Packs a Punch
Berkshire Natural History Conference––Pollen research and wildlife discussions––Nov 5
Pollen from a bunchberry dogwood can fly faster than a rocket lifting off. Williams College biology professor Joan Edwards has measured it. She has studied snakes and reptiles for decades, and the life in these hills regularly surprises her.
Edwards will share her pollen research, and local naturalists will talk about wildlife at the second annual Berkshire Natural History Conference, from 9 a.m. to 4 p.m. Saturday, November 5, at MCLA.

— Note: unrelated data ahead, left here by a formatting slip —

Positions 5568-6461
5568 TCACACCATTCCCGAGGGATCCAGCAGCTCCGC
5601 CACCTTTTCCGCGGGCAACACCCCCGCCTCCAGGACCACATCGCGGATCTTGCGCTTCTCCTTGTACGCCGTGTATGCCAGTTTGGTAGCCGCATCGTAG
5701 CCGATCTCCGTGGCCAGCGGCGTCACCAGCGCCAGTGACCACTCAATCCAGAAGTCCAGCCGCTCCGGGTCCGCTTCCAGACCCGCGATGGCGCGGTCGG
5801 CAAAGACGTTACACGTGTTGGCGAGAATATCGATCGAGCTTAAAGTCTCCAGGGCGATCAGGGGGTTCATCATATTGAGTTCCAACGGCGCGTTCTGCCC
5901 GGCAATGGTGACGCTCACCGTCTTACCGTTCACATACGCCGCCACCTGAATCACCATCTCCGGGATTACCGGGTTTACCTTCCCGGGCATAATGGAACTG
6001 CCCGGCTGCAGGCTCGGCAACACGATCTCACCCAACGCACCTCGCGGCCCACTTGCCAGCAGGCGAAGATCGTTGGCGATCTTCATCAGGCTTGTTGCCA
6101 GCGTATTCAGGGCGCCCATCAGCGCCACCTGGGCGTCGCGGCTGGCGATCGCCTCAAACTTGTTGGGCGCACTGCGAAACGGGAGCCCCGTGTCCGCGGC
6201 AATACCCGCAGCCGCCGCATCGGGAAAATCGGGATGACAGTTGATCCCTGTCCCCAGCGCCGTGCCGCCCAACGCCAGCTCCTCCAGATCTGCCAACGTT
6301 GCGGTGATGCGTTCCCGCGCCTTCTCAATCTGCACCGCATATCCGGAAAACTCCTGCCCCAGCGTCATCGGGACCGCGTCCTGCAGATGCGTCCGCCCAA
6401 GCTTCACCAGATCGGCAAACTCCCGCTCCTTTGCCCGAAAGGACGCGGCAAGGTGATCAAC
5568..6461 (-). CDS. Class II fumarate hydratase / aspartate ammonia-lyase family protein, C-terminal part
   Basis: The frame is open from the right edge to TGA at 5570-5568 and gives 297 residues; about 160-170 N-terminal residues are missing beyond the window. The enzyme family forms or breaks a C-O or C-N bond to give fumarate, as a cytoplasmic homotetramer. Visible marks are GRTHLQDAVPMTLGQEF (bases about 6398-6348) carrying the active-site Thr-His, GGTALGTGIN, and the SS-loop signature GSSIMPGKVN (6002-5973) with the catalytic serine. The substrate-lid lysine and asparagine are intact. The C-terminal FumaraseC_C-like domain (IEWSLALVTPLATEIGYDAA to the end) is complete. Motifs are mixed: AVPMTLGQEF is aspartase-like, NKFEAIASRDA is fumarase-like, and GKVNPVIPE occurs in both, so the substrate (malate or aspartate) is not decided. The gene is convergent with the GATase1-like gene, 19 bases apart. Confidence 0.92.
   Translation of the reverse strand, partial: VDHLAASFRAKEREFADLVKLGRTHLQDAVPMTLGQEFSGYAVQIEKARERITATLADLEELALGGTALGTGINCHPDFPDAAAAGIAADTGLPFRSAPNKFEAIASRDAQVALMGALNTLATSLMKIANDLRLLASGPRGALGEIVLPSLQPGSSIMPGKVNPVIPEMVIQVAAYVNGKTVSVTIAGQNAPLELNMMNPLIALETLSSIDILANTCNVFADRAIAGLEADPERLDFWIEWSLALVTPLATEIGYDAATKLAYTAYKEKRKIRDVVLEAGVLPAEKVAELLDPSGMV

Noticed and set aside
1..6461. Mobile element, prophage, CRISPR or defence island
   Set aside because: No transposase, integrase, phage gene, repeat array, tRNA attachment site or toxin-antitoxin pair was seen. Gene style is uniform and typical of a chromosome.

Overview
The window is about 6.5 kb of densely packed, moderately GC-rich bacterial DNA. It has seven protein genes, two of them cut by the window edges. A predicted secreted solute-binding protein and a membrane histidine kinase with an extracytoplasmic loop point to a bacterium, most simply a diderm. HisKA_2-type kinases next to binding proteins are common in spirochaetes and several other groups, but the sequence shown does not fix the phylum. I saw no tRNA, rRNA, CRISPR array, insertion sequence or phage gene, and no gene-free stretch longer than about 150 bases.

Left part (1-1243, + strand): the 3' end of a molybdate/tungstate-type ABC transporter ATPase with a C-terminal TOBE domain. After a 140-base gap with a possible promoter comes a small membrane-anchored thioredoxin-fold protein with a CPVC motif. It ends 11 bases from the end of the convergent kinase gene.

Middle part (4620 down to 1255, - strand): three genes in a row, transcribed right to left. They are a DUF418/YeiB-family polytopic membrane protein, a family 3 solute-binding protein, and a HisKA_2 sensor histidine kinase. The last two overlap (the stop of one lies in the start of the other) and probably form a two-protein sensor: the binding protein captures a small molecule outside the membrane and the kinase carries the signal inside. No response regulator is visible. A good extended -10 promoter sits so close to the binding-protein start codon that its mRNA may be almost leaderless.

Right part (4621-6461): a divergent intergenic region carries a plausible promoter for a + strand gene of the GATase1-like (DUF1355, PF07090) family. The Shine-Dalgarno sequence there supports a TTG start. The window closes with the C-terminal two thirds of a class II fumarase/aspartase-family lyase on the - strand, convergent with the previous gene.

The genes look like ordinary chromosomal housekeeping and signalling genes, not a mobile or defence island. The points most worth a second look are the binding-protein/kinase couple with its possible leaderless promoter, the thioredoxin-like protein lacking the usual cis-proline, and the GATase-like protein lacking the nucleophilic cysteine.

The Berkshires has more diversity than most of the state, says Thomas Tyning, professor of environmental science at Berkshire Community College, and as much as Cape Cod and the islands with its elevation as well as its deposits of limestone and marble which affect the composition of regional earth and water. Plants and animals rarely found anywhere else include bog turtles, sandhill cranes, timber rattlers, and the Early Hairstreak butterfly.
The gathering will begin with a tribute to David St. James, a wildlife biologist with the Massachusetts Department of Fish & Game and an avid botanist and birder, and it will look back to one of Williams College’s earliest alumni, Amos Eaton, who revolutionized the teaching of science in the early 1800s and, also revolutionary, encouraged women to attend his lectures.
For more info 413-236-2127.